Notable football matches edit

2009 FIFA U-17 World Cup edit

Date Team 1 Result Team 2 Attendance Round
24 October 2009   Honduras 0–1   Argentina 19,560 Group A
  Nigeria 3–3   Germany 21,300
27 October 2009   Argentina 2–1 14,400
  Nigeria 1–0   Honduras 42,900
30 October 2009   Germany 3–1 3,090
   Switzerland 1–0   Brazil 4,250 Group B
5 November 2009   Nigeria 5–0   New Zealand 35,200 Round of 16
15 November 2009   Colombia 0–1   Spain 40,000 Third place match
   Switzerland 1–0   Nigeria 60,000 Final

See also edit

References edit

  1. ^ Da'Silva, P.K. "2010 World Cup Bid Deception." THISDAY Nigeria 20 June 2003. Retrieved 2 November 2006.
  2. ^ "Breaking: Buhari Renames Abuja National Stadium After MKO Abiola". 12 June 2019.
  3. ^ "Buhari names Abuja National Stadium after MKO Abiola". Punch Newspapers. Retrieved 12 June 2019.
  4. ^ "Top 50 Most Expensive Stadiums in the World (adjusted for inflation)". The Sport Market. Archived from the original on 30 July 2014. Retrieved 18 October 2014.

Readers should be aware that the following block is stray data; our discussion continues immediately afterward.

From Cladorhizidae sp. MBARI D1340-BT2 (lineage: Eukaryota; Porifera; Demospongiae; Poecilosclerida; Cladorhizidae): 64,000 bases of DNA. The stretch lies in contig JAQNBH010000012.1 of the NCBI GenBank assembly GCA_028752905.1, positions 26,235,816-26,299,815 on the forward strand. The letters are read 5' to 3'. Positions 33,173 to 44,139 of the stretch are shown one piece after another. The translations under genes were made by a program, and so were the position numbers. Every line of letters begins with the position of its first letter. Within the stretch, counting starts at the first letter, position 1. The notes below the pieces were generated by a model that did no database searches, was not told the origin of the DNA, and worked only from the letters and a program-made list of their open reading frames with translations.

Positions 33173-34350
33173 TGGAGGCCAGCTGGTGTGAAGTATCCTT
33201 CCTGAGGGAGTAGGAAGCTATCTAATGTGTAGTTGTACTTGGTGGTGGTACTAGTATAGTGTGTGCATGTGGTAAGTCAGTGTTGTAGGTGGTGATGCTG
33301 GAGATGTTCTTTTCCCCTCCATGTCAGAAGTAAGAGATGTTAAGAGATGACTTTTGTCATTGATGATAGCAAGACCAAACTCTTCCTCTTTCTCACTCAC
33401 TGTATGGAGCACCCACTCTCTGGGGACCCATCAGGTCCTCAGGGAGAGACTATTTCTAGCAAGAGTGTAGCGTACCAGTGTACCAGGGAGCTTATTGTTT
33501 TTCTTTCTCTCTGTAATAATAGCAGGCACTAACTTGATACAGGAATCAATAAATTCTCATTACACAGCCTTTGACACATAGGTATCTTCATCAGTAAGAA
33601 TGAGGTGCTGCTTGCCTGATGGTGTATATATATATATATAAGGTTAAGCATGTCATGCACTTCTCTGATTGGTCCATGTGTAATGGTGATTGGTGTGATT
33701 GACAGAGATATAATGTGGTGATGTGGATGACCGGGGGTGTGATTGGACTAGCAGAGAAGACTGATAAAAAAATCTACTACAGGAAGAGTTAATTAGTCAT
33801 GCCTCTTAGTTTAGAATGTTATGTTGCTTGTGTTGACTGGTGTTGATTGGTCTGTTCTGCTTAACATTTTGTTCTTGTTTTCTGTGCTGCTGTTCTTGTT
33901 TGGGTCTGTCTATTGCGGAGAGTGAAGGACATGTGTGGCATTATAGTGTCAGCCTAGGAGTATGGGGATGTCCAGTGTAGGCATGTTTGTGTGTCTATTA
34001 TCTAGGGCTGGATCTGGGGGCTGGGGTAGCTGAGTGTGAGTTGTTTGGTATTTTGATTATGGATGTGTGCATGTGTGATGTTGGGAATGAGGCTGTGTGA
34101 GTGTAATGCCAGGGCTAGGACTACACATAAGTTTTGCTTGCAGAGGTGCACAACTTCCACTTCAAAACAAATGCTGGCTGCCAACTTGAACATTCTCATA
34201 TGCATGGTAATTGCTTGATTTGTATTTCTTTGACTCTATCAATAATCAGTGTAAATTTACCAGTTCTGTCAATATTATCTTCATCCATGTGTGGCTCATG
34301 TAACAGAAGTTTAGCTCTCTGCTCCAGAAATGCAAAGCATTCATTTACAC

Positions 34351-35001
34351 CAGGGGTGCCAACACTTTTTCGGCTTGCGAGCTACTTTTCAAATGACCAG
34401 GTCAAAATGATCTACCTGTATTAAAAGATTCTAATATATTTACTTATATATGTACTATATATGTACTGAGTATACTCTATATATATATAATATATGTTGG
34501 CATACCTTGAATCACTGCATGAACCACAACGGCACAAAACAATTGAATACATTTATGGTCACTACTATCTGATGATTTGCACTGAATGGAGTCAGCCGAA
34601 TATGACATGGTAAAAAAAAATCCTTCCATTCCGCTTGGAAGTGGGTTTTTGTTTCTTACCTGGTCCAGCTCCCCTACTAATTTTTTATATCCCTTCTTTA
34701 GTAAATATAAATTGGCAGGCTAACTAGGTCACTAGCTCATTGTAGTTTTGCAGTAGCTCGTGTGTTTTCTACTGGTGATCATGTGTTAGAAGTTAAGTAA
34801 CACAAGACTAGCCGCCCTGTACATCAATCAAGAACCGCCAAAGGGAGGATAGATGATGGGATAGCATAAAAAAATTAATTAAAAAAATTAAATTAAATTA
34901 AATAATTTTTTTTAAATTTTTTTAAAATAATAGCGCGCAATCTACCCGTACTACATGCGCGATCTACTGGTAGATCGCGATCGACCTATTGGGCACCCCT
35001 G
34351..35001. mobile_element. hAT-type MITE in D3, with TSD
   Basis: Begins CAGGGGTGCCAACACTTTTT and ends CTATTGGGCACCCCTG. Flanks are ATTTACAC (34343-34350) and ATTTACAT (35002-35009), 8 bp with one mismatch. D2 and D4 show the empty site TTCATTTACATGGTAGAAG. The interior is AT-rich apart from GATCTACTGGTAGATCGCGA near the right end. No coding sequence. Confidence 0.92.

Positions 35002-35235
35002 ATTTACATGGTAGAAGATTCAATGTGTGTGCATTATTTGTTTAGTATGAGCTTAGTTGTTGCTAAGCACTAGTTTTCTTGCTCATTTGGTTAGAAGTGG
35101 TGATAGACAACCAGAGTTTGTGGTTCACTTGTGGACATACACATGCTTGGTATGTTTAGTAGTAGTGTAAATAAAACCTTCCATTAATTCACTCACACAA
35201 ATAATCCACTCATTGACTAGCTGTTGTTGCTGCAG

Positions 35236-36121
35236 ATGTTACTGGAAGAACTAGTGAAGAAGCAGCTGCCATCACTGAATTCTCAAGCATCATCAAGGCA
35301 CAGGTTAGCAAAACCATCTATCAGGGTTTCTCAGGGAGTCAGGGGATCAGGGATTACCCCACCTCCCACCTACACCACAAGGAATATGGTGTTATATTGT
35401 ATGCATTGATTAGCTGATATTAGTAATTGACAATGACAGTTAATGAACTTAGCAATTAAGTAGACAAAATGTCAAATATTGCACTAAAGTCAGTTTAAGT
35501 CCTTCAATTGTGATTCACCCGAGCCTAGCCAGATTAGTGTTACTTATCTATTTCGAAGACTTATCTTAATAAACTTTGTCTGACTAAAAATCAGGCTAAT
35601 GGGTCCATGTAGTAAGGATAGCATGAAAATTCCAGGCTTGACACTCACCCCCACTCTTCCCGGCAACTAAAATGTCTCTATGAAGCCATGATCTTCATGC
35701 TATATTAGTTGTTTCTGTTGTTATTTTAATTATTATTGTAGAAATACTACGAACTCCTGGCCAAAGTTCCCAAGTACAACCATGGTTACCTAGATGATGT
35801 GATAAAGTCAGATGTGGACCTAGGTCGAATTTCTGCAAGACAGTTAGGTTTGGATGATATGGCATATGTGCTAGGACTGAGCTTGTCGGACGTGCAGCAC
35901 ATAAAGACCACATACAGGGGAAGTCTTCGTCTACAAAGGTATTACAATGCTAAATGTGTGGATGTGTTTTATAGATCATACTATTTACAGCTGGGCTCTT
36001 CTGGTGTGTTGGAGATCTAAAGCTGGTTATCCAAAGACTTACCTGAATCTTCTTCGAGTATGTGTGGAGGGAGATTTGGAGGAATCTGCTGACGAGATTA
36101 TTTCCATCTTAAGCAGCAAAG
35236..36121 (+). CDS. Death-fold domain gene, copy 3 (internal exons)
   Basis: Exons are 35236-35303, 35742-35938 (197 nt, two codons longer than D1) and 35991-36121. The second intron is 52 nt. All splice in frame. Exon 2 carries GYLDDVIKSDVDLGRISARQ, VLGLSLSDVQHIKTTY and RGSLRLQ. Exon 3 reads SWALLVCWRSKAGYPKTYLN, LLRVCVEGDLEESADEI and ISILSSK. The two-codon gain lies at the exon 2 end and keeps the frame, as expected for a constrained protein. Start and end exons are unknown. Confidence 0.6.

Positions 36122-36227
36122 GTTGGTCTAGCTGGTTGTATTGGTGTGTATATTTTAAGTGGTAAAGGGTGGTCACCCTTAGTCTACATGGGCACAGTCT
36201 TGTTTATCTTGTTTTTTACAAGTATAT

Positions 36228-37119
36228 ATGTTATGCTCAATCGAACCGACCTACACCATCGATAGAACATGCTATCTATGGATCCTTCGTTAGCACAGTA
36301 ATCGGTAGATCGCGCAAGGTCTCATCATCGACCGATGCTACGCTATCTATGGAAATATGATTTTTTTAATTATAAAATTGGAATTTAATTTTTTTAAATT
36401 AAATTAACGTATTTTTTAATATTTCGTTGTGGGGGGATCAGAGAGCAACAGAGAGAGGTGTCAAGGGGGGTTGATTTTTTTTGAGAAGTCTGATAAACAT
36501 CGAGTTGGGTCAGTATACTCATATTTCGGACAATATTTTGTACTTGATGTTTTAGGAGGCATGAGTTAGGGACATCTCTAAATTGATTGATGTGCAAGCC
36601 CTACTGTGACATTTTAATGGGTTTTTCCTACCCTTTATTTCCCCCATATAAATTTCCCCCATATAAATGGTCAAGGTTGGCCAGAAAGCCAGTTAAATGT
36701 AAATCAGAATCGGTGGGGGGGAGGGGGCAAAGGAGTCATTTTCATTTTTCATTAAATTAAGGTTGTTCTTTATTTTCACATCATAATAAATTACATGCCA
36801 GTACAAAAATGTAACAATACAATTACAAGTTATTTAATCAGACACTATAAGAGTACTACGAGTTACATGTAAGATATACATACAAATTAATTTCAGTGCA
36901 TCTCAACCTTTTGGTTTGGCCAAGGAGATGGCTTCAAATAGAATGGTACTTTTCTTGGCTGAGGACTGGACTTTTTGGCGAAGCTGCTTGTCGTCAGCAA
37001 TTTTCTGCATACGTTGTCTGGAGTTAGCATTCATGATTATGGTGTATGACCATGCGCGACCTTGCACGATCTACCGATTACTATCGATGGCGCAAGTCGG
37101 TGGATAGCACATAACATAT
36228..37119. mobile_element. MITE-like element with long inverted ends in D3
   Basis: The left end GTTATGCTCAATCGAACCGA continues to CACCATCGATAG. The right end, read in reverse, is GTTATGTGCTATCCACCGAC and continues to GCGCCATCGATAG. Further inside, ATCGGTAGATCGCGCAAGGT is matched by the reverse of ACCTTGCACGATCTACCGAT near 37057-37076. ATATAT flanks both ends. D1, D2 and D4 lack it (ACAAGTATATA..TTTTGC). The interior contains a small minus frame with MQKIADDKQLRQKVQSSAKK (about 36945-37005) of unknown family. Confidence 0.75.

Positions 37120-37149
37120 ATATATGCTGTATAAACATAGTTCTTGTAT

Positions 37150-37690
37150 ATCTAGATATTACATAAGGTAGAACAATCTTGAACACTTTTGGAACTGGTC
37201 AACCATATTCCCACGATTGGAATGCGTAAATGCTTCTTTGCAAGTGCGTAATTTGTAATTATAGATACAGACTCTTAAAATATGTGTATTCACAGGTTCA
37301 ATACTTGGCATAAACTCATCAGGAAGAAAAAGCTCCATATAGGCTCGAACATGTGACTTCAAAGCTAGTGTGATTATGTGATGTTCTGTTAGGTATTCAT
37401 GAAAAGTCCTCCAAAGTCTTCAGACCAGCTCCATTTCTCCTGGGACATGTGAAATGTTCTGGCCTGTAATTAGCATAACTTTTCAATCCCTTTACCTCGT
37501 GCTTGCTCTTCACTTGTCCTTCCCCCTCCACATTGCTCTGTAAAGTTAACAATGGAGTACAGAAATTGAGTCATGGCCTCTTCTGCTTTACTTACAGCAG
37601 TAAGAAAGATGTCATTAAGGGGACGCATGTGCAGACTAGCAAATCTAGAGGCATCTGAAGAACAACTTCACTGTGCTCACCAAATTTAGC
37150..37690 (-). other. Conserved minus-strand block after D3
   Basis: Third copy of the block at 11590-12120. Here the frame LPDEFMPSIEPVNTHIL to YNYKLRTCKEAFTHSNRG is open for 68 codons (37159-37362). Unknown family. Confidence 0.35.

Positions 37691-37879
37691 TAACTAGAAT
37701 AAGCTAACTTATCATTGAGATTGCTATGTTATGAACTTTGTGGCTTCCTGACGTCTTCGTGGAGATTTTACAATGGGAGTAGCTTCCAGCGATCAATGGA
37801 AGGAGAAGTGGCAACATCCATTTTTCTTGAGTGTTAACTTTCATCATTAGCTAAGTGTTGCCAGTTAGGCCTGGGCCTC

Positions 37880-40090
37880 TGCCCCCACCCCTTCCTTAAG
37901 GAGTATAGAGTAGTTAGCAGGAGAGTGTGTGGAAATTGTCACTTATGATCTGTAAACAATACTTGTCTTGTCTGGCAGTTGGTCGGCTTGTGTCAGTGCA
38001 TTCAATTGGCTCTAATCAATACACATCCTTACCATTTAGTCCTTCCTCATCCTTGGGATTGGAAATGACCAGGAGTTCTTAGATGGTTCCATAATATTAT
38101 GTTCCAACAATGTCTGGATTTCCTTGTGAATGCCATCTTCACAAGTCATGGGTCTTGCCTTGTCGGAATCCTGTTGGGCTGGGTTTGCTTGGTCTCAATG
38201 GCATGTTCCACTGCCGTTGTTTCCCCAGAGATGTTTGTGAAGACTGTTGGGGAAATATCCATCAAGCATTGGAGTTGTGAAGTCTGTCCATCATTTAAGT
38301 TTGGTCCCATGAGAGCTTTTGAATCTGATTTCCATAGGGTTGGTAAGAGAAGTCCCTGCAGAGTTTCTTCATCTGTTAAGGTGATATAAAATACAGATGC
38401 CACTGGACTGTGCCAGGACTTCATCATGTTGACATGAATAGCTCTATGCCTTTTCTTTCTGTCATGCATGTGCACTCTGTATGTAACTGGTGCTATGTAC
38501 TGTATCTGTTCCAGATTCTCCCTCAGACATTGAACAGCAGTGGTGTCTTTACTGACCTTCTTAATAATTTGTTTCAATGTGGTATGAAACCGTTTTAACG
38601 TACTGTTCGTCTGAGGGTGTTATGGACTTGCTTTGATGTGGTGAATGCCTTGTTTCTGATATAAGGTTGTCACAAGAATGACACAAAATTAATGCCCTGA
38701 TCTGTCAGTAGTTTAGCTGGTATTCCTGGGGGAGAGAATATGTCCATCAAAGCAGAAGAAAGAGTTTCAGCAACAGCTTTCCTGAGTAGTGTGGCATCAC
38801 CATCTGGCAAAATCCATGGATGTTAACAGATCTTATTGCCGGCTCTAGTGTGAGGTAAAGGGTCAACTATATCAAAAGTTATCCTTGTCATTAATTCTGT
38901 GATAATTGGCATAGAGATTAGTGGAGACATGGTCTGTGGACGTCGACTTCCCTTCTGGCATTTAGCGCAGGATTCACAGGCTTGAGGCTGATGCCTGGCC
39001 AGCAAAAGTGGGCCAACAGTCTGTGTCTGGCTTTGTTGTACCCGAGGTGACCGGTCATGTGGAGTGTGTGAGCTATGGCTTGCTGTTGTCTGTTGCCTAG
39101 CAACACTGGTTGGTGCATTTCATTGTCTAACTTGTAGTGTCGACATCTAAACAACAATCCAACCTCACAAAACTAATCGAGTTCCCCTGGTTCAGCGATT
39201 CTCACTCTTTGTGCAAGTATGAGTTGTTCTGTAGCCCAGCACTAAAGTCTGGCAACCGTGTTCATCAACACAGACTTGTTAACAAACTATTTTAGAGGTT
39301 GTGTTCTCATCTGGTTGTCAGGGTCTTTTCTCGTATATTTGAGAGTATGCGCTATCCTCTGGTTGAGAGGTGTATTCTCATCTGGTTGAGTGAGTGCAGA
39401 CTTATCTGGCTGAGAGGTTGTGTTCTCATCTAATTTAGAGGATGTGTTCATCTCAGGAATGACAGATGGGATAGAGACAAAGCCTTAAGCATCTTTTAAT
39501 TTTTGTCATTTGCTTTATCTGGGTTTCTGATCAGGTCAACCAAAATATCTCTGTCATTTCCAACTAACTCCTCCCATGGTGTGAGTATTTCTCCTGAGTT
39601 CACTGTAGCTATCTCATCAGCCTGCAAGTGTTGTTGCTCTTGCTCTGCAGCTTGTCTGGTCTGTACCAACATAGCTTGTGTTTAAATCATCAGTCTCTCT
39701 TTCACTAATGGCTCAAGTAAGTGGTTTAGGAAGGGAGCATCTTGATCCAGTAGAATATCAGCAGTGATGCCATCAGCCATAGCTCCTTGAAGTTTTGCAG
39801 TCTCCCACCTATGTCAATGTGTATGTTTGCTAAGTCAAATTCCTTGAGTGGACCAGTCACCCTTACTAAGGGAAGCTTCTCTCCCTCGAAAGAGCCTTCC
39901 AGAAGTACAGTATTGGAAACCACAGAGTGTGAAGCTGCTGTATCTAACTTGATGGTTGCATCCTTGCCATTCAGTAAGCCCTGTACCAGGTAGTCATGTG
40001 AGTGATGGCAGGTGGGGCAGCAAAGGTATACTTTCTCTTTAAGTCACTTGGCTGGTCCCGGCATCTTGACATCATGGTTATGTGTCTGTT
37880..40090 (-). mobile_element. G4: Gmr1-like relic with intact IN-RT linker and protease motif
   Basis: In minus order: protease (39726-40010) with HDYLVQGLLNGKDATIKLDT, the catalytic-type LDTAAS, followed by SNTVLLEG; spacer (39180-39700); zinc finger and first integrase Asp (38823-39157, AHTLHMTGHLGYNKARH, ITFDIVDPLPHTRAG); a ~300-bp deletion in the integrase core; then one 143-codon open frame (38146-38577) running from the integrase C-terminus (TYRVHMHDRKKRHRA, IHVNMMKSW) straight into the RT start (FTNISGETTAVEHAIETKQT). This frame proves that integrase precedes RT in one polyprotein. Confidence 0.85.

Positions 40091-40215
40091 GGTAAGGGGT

5. ^ "National Stadium Complex, Abuja/Nigeria" (PDF). GUS - Gesellschaft für Umweltplanung Stuttgart (in German).
  6. ^ Olusola, Jide. "How The Abuja Velodrome Is Being Used". Daily Trust. Daily Trust. Retrieved 17 September 2020.
  7. ^ "8th All Africa Games." 2K+ International Sports Media. Retrieved 30 October 2006
  8. ^ "Nigeria; Who Will Score First International Goal at Abuja Stadium?." VANGUARD Newspapers 19 April 2003. Retrieved 30 October 2006
  9. ^ "COJA Boss Wants Abuja Stadium Sold". This Day (Nigeria). 4 March 2003. Retrieved 18 September 2009.
  10. ^ Yusuf, Omotayo (12 June 2019). "President Buhari renames Abuja Stadium as MKO Abiola Stadium". - Nigeria news. Retrieved 12 June 2019.
  11. ^ "BREAKING: Buhari Names National Stadium Abuja After MKO Abiola". Sahara Reporters. 12 June 2019. Retrieved 12 June 2019.
  12. ^ "Buhari renames Abuja stadium after Abiola - Premium Times Nigeria". 12 June 2019. Retrieved 12 June 2019.
  13. ^ "Buhari renames Abuja stadium after Abiola - Premium Times Nigeria". 12 June 2019. Retrieved 12 June 2019.

External links edit

Preceded by FIFA U-17 World Cup
Final venue

Succeeded by

9°2′16.5″N 7°27′12.2″E / 9.037917°N 7.453389°E / 9.037917; 7.453389